Case study:Force Crag Mine Remediation
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- 1 Project overview
- 2 Image gallery
- 3 Catchment and subcatchment
- 4 Site
- 5 Project background
- 6 Reasons for river restoration
- 7 Measures
- 8 Monitoring
- 9 Additional documents and videos
- 10 Additional links and references
- 11 Supplementary Information
|Project web site|
|Themes||Habitat and biodiversity, Water quality|
|Main contact forename||Hugh|
|Main contact surname||Potter|
|Main contact user ID||User:HPotter|
|Contact organisation||Environment Agency|
|Contact organisation web site|
|Partner organisations||The Coal Authority (UK), Defra, National Trust, Newcastle University|
|Parent multi-site project|
| This is a parent project
encompassing the following
Force Crag mine, worked for zinc, lead and barytes until 1991, was famously the last working mine in the Lake District. Mine water discharges and diffuse pollution from waste heaps mean it's a major source of cadmium, zinc and lead, depositing around 3 tonnes each year into the watercourse. The metals pollute the Coledale Beck and the Newlands Beck as far as Bassenthwaite Lake, and prevent these water bodies achieving good Chemical and Ecological status for the Water Framework Directive.
The site is now owned by the National Trust and run as a visitor attraction. It's within the Lake District High Fells SAC and two SSSI’s; Force Crag mine itself and Buttermere High Fells. It is also a Scheduled Monument.
We've been working in partnership with the Coal Authority, the National Trust and Newcastle University to develop a remediation scheme for this site with funding from Defra. The ‘vertical flow pond’ designed by Newcastle University is the first of its kind in the UK and uses compost, limestone and woodchips to remove metals from the water without the need for added energy or chemicals. This passive system works by passing the mine water down through the compost mixture where microbial activity binds the metals as sulphides, before discharging through a small wetland and into the Coledale Beck.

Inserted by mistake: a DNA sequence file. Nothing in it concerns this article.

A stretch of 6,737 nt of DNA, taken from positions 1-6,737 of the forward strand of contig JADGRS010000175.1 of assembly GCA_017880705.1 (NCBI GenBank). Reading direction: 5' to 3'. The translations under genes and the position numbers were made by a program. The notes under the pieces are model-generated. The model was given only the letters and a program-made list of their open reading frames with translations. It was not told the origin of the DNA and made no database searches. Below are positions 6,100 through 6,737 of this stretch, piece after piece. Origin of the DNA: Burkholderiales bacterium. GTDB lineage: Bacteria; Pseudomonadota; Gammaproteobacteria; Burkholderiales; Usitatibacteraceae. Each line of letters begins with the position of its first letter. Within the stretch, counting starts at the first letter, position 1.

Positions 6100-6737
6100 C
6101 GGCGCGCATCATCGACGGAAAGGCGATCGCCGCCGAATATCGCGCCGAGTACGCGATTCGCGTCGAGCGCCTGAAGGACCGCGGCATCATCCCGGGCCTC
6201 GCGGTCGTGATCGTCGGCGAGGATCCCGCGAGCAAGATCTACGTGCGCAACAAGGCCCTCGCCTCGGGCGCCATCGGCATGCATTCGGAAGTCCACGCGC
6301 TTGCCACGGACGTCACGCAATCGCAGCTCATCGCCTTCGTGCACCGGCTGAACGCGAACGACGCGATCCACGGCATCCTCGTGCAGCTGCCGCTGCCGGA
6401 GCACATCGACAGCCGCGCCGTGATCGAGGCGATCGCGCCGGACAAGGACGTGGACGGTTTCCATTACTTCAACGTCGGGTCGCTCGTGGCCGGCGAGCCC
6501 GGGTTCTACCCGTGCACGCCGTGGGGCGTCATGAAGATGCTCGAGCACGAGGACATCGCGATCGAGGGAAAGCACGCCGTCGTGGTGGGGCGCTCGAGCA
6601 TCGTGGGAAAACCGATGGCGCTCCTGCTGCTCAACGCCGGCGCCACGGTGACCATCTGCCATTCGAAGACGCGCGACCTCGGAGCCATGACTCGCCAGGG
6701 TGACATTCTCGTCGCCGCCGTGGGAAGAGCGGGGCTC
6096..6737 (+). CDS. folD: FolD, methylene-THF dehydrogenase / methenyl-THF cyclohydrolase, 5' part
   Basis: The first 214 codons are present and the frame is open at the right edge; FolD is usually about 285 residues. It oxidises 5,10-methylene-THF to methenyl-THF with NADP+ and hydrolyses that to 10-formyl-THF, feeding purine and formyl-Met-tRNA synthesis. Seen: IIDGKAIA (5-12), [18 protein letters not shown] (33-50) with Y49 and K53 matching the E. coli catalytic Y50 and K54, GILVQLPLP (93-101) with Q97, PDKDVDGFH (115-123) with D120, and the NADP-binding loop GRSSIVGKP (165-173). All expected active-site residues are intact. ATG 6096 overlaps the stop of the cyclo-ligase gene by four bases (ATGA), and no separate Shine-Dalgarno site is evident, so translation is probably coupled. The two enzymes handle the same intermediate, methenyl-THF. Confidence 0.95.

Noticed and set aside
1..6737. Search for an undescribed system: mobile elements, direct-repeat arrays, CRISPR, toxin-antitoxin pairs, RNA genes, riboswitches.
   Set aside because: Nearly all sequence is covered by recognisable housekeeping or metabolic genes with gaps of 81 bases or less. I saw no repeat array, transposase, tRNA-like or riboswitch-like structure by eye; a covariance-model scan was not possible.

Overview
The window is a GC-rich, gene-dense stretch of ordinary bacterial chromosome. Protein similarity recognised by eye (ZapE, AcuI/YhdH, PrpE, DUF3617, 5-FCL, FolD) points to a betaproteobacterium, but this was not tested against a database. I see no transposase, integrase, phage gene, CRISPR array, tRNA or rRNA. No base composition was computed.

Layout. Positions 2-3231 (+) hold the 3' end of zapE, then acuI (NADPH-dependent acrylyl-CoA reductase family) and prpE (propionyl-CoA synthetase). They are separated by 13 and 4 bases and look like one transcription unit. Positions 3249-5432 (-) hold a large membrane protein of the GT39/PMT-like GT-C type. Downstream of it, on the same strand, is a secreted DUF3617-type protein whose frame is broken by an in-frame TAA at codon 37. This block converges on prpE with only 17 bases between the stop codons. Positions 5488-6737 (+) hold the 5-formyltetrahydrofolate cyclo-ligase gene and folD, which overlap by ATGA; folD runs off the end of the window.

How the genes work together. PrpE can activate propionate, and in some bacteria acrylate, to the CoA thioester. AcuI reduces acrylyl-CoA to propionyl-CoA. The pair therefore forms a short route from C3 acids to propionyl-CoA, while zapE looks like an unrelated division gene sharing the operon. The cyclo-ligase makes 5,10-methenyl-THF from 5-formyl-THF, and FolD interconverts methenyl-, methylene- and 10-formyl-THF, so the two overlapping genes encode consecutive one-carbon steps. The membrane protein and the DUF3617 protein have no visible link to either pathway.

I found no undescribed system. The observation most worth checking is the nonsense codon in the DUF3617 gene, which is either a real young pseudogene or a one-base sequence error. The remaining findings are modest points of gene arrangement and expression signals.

In September 2013, the Coal Authority began building the treatment scheme within the existing bunding of the former tailings lagoon. The National Trust and English Heritage supported the scheme as the next stage in the life cycle of this historic industrial site. On 31 March 2014, the valves were opened and mine water started filling up the ponds...
The system has now been operating for a year, and has removed over half a tonne of zinc. Although we're only treating some of the mine water flow (6 l/s), it's already making a significant difference to the water quality in the Coledale Beck since the scheme is removing >95% of the zinc, and >90% of the cadmium and lead. This is not yet enough for the river to achieve good status but we hope Bassenthwaite Lake will no longer fail the EQS for metals. Over the next couple of years we will see if the treatment system can cope with more of the flow without harming performance, and investigate how to deal with diffuse sources of metals in the catchment.
The benefits of cleaning up the Force Crag mine water are estimated to be up to £4.9m over 25 years, at a cost of~£1.5m.
Monitoring surveys and results
Catchment and subcatchment
Select a catchment/subcatchment
Cost for project phases
Reasons for river restoration
Hydromorphological quality elements
Biological quality elements
Physico-chemical quality elements
Additional documents and videos